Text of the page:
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Etoricoxib 120 mg provided superior overall analgesic effect with a smaller percentage of patients experiencing nausea versus both oxycodone/acetaminophen 10 mg/650 mg and codeine/acetaminophen 60 mg/600 mg.
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In rats, it has been reported that rofecoxib, a cyclooxygenase-2 (COX-2) inhibitor, reacts with the aldehyde group of allysine in elastin to give a condensation covalent adduct, thereby preventing the formation of cross-linkages in the elastin and causing degradation of the elastic fibers in aortas in vivo. Acid, organic solvent, and proteolytic enzyme treatments of human aortic homogenate after incubation with [(14)C]rofecoxib demonstrated that most of the radioactivity is covalently bound to elastin. The in vitro covalent binding was inhibited in the presence of beta-aminopropionitrile, D-penicillamine, and hydralazine, which suggested that the aldehyde group of allysine in human elastin was relevant to the covalent binding. The in vitro covalent binding of [(14)C]rofecoxib was significantly decreased by the addition of only nonradiolabeled rofecoxib but not the other COX-2 inhibitors, celecoxib, valdecoxib, etoricoxib, and CS-706 [2-(4-ethoxyphenyl)-4-methyl 1-(4-sulfamoylphenyl)-1H-pyrrole], a novel selective COX-2 inhibitor. All the above COX-2 inhibitors except for rofecoxib had no reactivity with the aldehyde group of benzaldehyde used as a model compound of allysine aldehyde under a physiological pH condition. On the other hand, no retention of the radioactivity of [(14)C]rofecoxib was observed in human aortic endothelial cells in vitro, suggesting that rofecoxib is not retained in aortic endothelial cells in vivo. These results suggest that rofecoxib, but not other COX-2 inhibitors, is capable of covalently binding to the aldehyde group of allysine in human elastin. This might be one of the main causes of cardiovascular events by rofecoxib in clinical situations.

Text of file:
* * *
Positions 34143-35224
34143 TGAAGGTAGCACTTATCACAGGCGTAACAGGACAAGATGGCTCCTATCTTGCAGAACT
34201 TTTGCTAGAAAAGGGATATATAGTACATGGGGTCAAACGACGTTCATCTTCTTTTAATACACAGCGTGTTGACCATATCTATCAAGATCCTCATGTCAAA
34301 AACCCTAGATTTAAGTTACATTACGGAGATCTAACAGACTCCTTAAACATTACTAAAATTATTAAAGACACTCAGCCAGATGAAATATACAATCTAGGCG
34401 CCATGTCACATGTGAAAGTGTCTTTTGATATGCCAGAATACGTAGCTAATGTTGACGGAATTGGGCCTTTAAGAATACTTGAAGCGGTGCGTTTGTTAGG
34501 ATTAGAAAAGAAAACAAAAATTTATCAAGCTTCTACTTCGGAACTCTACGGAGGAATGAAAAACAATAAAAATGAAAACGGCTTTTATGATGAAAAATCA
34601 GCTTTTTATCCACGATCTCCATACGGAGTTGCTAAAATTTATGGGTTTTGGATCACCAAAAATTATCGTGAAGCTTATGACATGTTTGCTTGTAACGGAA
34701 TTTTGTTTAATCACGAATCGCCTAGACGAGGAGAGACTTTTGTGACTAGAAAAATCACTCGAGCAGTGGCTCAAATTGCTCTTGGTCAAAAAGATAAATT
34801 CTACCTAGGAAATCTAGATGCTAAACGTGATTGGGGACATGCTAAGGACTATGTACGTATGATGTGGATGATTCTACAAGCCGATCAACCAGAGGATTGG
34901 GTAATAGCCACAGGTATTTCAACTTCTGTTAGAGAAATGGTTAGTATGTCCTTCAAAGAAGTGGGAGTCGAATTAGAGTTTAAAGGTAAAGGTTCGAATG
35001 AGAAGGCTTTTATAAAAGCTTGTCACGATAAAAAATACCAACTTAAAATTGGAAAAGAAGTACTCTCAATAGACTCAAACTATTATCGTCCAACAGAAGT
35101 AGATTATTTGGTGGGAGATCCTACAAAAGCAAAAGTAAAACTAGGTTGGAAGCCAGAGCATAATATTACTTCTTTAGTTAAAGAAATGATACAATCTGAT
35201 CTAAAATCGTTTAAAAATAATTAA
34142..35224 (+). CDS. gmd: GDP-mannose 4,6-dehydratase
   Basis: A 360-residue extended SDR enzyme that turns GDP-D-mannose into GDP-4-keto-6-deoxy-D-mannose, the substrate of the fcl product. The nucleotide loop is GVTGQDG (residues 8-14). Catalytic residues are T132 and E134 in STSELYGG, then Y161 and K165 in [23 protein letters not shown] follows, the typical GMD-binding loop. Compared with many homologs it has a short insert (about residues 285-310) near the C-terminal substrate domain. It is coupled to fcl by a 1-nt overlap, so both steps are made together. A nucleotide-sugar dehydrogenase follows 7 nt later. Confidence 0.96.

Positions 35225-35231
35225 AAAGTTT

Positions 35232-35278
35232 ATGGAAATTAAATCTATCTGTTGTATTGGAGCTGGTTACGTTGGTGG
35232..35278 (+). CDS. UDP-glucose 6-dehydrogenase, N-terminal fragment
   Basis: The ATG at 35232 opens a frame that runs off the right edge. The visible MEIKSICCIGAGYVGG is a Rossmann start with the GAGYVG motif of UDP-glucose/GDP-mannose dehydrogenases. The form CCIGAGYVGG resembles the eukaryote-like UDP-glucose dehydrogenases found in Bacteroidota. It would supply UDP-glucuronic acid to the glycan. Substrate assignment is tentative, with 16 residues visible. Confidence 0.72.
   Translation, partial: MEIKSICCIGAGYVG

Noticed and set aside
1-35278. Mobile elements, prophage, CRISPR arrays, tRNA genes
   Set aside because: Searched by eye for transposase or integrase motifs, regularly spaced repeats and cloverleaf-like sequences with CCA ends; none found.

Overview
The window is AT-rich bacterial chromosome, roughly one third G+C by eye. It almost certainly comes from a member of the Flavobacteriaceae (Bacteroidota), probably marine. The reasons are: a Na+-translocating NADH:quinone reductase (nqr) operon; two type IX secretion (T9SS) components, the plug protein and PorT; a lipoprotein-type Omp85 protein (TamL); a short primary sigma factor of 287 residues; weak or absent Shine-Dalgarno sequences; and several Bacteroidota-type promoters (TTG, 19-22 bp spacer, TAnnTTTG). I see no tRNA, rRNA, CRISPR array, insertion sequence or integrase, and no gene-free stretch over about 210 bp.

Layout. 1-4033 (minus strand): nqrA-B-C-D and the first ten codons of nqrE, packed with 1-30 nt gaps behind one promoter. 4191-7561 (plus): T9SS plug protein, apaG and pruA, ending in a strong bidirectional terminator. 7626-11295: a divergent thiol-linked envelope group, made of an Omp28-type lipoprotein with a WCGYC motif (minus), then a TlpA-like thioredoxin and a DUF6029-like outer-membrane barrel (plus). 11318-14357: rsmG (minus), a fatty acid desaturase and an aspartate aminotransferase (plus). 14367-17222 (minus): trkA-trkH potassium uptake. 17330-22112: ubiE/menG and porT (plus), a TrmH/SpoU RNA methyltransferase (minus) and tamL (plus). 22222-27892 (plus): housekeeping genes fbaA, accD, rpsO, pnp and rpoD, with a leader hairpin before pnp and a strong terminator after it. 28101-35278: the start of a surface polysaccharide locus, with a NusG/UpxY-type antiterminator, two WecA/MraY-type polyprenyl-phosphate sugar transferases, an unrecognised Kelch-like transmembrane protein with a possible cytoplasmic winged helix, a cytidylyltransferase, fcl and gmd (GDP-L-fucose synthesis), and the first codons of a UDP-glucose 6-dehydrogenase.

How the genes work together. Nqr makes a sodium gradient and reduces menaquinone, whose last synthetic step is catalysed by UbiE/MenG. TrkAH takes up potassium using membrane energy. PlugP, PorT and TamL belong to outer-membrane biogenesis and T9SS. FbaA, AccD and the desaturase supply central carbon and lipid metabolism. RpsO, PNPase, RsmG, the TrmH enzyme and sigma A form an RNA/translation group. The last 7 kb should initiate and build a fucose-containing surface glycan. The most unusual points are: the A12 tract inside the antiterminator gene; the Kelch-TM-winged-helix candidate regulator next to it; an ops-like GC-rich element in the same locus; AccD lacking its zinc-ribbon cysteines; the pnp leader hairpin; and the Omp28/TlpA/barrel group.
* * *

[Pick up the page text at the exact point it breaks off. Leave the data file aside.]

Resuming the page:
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Periodontitis increases vascular COX-2 expression, which is important in the maintenance of vascular homeostasis in this model. Despite the limitations of an animal study, these findings may have important implications regarding the safety of using selective COX-2 inhibitors in patients with periodontitis.